Thursday, August 27, 2015

Upward Mobility

Sweet honest labour pays the bills,
And cheers you up, and cures your ills;
So stir your carcass, move yourselves -
Flip burgers, stack some pound-store shelves,
Recall that work, to some degree,
Improves a chap when done for free;
And since you're dead, there can be few
Who'll need this blessing more than you.

Of idleness you must be rid;
So claw away that coffin lid,
Then dig your way up through the dirt
(It's work, therefore it cannot hurt),
And shamble forth to meet with us,
The zombies at JobCentre Plus.
(Please be on time, or else we'll come
And rip a chunk out of your mum.)

C V Mendax

Wednesday, August 26, 2015

Oppressive Church

Is there no end to the persecution of ordinary decent corporations? Shell, which has recently been granted permission to finish off what remains of the Arctic, was today subjected to a malicious campaign of unprovoked melodic dinsincentive. The culprits were Greenpeace protesters abetted by Charlotte Church and a string quartet, and the bullying drew expectable squeals of outrage from the victim. A spokesbeing was extruded to express Shell's respect for the right to democratic protest and disappointment at certain malcontents' inability to engage in constructive dialogue and say yes to whatever drilling, spilling and profiteering Shell might feel itself able, in good conscience, to carry out. The spokesbeing delivered a lecture upon the continuing necessity for fossil fuels, which are a path to prosperity for Shell's little brown brothers in the developing world and also, coincidentally enough, for clean-living companies like Shell.

Tuesday, August 25, 2015

Missionary Man

No commemoration of a geopolitical catastrophe, particularly in the middle of an economic crisis, would be entirely complete without the presence of a memento mori, and the Heathen Chinee have politely allowed the Ascended Incarnation of the Reverend Blair to attend their VJ Day ceremonies. It is not as yet clear whether the godfather of modern Iraq and attending midwife to the birth of Islamic State will be marching in any parades, but his presence will almost certainly mean that currency starts moving in the beleaguered Chinese economy. When his reverence condescended to bestow his wisdom upon the Heathen Chinee in a lecture tour a few years ago, a reported half-million dollars inveigled its way into Tony's wallet as a small spiritual return for a single sermon.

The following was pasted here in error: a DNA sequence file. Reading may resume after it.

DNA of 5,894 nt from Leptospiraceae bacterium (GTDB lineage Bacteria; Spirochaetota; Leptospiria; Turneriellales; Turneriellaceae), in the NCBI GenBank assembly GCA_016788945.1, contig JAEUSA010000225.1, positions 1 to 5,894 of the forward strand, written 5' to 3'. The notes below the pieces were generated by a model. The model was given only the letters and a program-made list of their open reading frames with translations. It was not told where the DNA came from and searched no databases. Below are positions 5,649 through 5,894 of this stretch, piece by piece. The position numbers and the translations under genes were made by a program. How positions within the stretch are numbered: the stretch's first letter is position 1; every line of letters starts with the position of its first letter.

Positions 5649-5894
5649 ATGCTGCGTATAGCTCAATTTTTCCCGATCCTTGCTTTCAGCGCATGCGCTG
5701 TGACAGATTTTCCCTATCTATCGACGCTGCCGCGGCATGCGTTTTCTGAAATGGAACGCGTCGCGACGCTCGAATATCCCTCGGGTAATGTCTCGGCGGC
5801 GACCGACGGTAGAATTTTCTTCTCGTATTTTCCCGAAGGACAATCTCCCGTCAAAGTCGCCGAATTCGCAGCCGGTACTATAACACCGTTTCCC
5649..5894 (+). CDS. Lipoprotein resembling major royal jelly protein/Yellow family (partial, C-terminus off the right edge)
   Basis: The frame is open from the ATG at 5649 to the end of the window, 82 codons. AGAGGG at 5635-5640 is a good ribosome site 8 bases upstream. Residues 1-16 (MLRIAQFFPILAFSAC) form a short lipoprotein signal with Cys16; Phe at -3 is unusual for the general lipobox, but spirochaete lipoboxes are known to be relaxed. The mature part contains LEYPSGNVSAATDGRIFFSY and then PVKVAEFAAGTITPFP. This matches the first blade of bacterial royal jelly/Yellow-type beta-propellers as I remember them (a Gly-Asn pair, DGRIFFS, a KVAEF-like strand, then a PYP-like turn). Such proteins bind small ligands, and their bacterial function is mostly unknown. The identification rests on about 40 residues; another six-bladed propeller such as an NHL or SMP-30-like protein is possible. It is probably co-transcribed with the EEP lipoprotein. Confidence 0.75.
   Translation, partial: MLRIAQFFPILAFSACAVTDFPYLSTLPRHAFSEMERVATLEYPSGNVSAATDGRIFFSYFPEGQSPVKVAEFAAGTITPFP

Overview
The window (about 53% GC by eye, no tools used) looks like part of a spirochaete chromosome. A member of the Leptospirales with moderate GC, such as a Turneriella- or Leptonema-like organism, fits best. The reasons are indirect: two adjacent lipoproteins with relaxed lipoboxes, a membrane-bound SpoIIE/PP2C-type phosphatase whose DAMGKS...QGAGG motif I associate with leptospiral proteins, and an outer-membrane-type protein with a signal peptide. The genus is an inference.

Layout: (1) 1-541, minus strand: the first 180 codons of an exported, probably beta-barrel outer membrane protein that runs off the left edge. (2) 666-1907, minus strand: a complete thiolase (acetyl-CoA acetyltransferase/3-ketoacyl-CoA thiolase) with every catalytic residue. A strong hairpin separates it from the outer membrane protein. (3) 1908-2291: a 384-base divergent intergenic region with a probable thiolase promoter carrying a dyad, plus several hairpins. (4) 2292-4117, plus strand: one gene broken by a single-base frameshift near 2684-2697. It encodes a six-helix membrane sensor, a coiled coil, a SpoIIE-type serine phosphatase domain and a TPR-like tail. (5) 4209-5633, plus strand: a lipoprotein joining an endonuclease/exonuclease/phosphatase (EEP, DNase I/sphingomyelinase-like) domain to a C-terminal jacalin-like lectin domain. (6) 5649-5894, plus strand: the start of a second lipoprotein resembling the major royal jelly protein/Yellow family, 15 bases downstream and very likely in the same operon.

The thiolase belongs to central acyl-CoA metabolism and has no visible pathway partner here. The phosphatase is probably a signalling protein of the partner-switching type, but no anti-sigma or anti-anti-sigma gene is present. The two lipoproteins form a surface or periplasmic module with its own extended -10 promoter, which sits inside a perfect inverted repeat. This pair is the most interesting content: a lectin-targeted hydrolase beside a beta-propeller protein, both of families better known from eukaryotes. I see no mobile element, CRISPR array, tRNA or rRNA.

Monday, August 24, 2015

Dynamic Opportunifications

The Department for Workfare and Privation is seeking inexperienced short-term staff to replace the experienced, permanent staff whom it kicked out two months ago. The work on offer is admirably euphemised as "reform programmes" (poor-bashing and cripple-kicking, in Oldspeak), and of course it makes perfect sense, when implementing complicated changes, to ensure that those performing the task are tainted as little as possible by the bad old ways. Despite the glittering example of the brilliant Iain Duncan Smith, it appears that trained and experienced human resources are not always able to maintain the requisite levels of incompetence for the Idleness Police.

Sunday, August 23, 2015

And After All We've Done

Security and stability continue to flourish alongside the peace, freedom and democracy into which Afghanistan was bombed some little time ago. A suicide bomber has killed three American mercenaries, who were not named, and a dozen or so natives, who are never worth naming. It's the latest in a wave of attacks which have caused more than five thousand civilian casualties so far this year, making 2015 possibly the fledgling democracy's deadliest year since the nation-building process began. Like many of the crusaders for civilisation from 2001 onwards, to say nothing of the Righteous State during its frequent paroxysms of peace-seeking, the suicide bomber targeted foreign fighters but succeeded mainly in demolishing schools and hospitals and killing women and children. Fortunately, there is no moral equivalence.